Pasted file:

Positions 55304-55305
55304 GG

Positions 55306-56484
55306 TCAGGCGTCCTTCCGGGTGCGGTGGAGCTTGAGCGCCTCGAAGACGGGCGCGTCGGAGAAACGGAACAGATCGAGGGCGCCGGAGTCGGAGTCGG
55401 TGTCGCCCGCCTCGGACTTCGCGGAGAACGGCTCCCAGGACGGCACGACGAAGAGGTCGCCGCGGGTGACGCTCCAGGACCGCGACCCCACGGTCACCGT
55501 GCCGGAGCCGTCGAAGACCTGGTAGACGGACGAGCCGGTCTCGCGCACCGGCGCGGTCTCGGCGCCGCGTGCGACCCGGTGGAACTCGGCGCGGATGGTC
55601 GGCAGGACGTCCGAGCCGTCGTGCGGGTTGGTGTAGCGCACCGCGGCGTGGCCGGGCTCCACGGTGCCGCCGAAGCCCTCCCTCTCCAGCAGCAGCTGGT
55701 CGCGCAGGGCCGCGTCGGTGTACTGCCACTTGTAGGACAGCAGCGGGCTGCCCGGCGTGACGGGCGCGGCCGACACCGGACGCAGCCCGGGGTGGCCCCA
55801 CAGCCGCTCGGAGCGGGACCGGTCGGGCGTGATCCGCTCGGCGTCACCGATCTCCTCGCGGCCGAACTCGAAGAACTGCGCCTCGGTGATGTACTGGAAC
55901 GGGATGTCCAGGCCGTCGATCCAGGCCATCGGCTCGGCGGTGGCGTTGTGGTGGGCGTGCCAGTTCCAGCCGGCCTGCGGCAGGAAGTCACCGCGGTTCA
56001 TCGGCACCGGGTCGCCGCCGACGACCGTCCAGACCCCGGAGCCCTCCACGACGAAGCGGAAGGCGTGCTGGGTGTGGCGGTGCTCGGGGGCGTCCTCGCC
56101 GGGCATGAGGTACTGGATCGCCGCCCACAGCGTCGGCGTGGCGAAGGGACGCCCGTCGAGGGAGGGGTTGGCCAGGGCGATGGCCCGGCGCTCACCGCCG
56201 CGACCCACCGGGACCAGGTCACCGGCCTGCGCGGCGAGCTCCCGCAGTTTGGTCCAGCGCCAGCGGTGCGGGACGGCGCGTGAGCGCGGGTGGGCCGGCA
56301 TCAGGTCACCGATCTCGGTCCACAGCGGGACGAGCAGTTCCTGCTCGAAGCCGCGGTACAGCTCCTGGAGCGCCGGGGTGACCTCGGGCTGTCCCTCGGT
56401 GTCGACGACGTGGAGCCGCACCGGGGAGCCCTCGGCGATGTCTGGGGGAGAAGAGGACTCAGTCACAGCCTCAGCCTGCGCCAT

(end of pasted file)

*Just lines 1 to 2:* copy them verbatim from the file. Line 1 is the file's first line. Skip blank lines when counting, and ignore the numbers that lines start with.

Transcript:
Positions 55304-55305
55304 GG